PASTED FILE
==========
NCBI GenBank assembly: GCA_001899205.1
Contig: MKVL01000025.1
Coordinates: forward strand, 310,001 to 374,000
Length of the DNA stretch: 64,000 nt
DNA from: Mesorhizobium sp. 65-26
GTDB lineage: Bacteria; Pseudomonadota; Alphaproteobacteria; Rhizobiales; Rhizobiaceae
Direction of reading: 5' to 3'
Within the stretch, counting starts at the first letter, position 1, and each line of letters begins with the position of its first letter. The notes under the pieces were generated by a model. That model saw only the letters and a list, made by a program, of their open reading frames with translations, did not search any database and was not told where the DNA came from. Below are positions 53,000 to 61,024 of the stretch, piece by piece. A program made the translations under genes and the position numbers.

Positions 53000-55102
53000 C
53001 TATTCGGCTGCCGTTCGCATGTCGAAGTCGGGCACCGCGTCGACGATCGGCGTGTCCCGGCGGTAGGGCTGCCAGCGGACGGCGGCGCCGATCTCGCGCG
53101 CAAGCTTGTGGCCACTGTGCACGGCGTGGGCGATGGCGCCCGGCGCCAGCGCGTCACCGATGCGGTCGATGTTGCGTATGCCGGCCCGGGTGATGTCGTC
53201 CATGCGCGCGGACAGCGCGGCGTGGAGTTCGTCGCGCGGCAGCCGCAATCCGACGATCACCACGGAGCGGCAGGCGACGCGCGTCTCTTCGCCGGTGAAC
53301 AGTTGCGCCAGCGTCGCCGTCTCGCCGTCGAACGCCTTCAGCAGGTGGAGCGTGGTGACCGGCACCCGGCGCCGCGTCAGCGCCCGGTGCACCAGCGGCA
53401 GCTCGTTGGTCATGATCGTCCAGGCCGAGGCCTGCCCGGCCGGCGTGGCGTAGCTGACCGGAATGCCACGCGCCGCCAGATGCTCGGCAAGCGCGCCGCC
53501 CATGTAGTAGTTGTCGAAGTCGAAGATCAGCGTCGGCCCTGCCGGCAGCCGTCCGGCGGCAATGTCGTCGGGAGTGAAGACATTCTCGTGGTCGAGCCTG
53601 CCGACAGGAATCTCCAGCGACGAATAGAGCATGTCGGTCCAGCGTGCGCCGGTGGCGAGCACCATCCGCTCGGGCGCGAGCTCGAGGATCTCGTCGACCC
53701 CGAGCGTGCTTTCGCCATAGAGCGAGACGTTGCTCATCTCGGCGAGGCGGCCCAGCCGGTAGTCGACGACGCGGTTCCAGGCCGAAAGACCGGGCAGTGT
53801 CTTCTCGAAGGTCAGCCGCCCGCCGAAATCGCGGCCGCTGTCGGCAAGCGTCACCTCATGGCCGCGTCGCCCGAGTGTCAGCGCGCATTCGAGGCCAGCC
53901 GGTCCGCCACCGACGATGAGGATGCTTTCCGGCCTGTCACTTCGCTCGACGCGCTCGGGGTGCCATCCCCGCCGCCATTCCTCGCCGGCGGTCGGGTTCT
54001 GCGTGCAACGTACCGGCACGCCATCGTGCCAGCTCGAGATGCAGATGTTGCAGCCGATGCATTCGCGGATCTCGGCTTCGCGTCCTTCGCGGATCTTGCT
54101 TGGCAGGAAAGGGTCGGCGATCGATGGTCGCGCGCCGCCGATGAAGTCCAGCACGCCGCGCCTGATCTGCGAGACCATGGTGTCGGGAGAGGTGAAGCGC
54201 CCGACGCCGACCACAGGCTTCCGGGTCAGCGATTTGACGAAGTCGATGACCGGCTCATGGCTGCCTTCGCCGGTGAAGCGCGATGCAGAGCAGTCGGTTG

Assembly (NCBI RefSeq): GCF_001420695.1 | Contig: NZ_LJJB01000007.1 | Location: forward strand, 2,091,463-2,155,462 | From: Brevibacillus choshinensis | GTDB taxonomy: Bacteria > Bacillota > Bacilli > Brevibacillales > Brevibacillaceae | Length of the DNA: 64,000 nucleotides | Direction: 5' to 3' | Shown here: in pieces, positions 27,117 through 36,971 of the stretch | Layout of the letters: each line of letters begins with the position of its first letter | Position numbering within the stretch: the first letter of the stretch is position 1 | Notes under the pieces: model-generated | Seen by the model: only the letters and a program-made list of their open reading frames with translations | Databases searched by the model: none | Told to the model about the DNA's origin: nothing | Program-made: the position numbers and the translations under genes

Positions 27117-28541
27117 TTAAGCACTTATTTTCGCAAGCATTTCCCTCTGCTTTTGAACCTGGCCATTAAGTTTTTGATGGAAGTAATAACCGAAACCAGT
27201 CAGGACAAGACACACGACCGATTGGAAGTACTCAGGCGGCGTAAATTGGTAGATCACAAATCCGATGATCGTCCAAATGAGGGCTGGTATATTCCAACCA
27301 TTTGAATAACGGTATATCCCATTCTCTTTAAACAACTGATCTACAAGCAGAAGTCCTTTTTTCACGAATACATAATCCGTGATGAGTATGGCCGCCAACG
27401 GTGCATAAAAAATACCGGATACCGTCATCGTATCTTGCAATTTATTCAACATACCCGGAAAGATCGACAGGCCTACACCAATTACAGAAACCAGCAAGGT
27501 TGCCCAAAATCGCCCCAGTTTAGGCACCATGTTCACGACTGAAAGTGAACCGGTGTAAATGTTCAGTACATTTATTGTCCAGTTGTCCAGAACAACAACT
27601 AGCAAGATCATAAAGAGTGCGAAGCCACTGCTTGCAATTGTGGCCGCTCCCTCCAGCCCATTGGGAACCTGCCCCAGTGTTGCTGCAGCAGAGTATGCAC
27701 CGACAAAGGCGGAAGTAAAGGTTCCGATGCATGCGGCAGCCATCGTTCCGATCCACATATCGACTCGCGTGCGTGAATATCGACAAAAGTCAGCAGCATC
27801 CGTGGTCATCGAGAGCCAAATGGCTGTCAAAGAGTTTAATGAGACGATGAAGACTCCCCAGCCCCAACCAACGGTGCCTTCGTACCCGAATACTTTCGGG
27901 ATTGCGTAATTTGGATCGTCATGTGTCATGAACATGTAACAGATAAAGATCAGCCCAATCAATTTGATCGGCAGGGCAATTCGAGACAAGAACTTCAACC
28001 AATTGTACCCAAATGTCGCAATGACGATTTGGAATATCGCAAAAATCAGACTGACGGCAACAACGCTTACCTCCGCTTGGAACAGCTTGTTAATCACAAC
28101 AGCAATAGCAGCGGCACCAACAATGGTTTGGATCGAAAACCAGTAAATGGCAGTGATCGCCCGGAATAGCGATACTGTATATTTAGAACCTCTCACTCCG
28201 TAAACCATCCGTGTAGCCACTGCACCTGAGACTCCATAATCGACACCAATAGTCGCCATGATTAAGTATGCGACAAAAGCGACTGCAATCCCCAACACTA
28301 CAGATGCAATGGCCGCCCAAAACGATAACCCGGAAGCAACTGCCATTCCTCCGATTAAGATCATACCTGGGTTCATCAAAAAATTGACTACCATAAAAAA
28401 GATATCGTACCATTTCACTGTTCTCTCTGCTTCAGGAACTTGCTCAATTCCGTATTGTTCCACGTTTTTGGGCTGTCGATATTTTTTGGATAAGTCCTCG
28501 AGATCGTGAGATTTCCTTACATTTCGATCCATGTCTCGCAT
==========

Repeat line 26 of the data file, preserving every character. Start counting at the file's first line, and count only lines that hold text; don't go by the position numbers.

27117 TTAAGCACTTATTTTCGCAAGCATTTCCCTCTGCTTTTGAACCTGGCCATTAAGTTTTTGATGGAAGTAATAACCGAAACCAGT